Jericho is set in Northwestern Kansas, but the series was filmed in Van Nuys, California. The pilot and all episodes involving New Bern, Kansas, were filmed in Fillmore, California. Filming also occurred in Pasadena, California, including in front of the city hall. The final episode to air included portions filmed at the Santa Anita race track. Some filming also took place in Canada and in Long Beach, California (specifically along Alamitos Bay). The commentary for some episodes on the Jericho Season 1 DVD includes the location of their filming.
The first season of the show premiered Wednesday, 20 September 2006 and concluded with a cliffhanger episode on 09 May 2007. Lackluster ratings prompted concern, as the show hit a ratings low in early April. The ratings were down 25% when the series returned following the nearly three-month hiatus. During its first season, it ranked 48th, with an average of 9.5 million viewers in the US. Other Wednesday night programs it competed with were Bones, Deal or No Deal, and ABC’s comedy block.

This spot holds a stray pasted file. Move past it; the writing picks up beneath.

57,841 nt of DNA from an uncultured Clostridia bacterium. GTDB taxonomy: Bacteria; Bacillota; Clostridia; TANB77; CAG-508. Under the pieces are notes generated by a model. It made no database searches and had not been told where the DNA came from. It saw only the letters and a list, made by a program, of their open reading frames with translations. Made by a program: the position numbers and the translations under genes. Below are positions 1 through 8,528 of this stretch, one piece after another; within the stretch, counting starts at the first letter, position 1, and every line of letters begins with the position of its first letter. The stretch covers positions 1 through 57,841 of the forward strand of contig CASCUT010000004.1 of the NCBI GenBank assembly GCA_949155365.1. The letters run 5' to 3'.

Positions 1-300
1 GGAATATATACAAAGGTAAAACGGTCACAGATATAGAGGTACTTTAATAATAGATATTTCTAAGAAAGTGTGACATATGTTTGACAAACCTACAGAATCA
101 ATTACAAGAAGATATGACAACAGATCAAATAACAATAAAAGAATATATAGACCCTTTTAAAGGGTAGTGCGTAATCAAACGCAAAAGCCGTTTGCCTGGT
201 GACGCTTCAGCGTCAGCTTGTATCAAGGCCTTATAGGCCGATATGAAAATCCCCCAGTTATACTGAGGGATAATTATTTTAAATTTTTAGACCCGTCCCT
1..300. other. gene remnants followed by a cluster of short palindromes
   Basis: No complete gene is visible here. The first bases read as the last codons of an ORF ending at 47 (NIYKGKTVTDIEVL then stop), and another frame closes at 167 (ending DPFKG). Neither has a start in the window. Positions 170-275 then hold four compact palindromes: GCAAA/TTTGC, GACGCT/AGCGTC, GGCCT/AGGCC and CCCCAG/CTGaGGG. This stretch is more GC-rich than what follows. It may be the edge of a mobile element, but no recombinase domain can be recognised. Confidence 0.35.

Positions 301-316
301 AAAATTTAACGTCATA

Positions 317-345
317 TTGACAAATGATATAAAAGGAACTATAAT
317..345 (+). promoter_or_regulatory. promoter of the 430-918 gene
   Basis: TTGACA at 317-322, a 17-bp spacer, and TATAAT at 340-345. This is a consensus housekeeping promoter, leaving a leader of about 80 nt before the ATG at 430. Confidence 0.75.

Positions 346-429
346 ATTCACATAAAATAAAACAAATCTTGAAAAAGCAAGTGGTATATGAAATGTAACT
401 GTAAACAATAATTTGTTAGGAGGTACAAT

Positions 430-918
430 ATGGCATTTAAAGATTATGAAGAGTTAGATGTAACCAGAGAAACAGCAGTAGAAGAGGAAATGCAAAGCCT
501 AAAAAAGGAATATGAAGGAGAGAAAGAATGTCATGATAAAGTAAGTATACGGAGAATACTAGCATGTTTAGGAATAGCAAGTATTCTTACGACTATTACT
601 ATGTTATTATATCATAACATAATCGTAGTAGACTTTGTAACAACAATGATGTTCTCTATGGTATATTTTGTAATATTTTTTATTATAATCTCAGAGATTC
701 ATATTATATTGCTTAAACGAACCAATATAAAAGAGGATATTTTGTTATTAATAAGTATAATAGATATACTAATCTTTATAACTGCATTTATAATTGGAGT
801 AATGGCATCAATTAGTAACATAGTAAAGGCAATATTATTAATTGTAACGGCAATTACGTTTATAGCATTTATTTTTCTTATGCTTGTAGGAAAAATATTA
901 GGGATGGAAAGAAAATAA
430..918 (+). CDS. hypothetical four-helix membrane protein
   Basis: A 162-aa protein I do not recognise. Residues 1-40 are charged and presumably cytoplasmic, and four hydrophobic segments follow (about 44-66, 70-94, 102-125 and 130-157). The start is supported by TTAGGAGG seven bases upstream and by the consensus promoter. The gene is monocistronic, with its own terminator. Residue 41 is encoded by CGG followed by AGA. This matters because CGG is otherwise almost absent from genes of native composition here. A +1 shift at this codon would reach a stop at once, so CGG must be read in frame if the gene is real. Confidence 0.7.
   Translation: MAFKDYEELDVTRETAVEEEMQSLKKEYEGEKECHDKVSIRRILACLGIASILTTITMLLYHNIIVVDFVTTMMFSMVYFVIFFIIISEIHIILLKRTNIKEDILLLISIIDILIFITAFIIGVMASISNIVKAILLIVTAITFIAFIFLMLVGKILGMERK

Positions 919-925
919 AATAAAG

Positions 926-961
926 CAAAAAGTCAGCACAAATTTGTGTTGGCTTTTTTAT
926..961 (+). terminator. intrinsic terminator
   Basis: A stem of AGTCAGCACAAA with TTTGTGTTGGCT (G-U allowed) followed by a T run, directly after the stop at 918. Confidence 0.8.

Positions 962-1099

Though the producers seemed confident that the program would be picked up for a second season, CBS officially announced Jericho’s cancellation on 16 May 2007.
Several online communities, including the official Jericho forums, launched campaigns in an effort to revive the show. Fans also sent just over 20 tons of nuts to CBS headquarters; this referred to a scene from the season one finale “Why We Fight” where Jake Green repeats General Anthony McAuliffe’s historic phrase “Nuts!” from the Battle of the Bulge. The peanuts and other proceeds from the donations were donated to charities, including the rebuilding effort in Greensburg, Kansas, a town that was largely destroyed by a tornado in 2007.